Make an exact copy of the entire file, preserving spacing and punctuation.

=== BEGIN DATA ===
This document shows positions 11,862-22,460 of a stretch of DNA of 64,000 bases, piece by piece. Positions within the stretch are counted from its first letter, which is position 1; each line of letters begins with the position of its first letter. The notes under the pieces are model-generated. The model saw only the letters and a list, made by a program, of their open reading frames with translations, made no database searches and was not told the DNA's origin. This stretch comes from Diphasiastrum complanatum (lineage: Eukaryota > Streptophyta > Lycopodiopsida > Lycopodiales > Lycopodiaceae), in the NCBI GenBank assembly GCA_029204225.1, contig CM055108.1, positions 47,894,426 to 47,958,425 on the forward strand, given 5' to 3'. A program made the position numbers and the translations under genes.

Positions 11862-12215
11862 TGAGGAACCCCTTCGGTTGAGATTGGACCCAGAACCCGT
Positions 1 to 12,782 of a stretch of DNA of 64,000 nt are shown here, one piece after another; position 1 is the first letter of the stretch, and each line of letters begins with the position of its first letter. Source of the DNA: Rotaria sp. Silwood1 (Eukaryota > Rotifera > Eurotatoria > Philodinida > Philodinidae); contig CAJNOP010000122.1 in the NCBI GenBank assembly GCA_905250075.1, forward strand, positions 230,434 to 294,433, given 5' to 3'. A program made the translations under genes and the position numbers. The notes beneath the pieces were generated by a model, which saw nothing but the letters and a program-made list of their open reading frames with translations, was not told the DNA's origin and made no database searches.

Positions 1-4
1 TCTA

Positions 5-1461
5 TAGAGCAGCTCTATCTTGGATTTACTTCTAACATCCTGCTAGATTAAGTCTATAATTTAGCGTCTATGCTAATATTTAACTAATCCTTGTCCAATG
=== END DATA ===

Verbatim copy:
This document shows positions 11,862-22,460 of a stretch of DNA of 64,000 bases, piece by piece. Positions within the stretch are counted from its first letter, which is position 1; each line of letters begins with the position of its first letter. The notes under the pieces are model-generated. The model saw only the letters and a list, made by a program, of their open reading frames with translations, made no database searches and was not told the DNA's origin. This stretch comes from Diphasiastrum complanatum (lineage: Eukaryota > Streptophyta > Lycopodiopsida > Lycopodiales > Lycopodiaceae), in the NCBI GenBank assembly GCA_029204225.1, contig CM055108.1, positions 47,894,426 to 47,958,425 on the forward strand, given 5' to 3'. A program made the position numbers and the translations under genes.

Positions 11862-12215
11862 TGAGGAACCCCTTCGGTTGAGATTGGACCCAGAACCCGT
Positions 1 to 12,782 of a stretch of DNA of 64,000 nt are shown here, one piece after another; position 1 is the first letter of the stretch, and each line of letters begins with the position of its first letter. Source of the DNA: Rotaria sp. Silwood1 (Eukaryota > Rotifera > Eurotatoria > Philodinida > Philodinidae); contig CAJNOP010000122.1 in the NCBI GenBank assembly GCA_905250075.1, forward strand, positions 230,434 to 294,433, given 5' to 3'. A program made the translations under genes and the position numbers. The notes beneath the pieces were generated by a model, which saw nothing but the letters and a program-made list of their open reading frames with translations, was not told the DNA's origin and made no database searches.

Positions 1-4
1 TCTA

Positions 5-1461
5 TAGAGCAGCTCTATCTTGGATTTACTTCTAACATCCTGCTAGATTAAGTCTATAATTTAGCGTCTATGCTAATATTTAACTAATCCTTGTCCAATG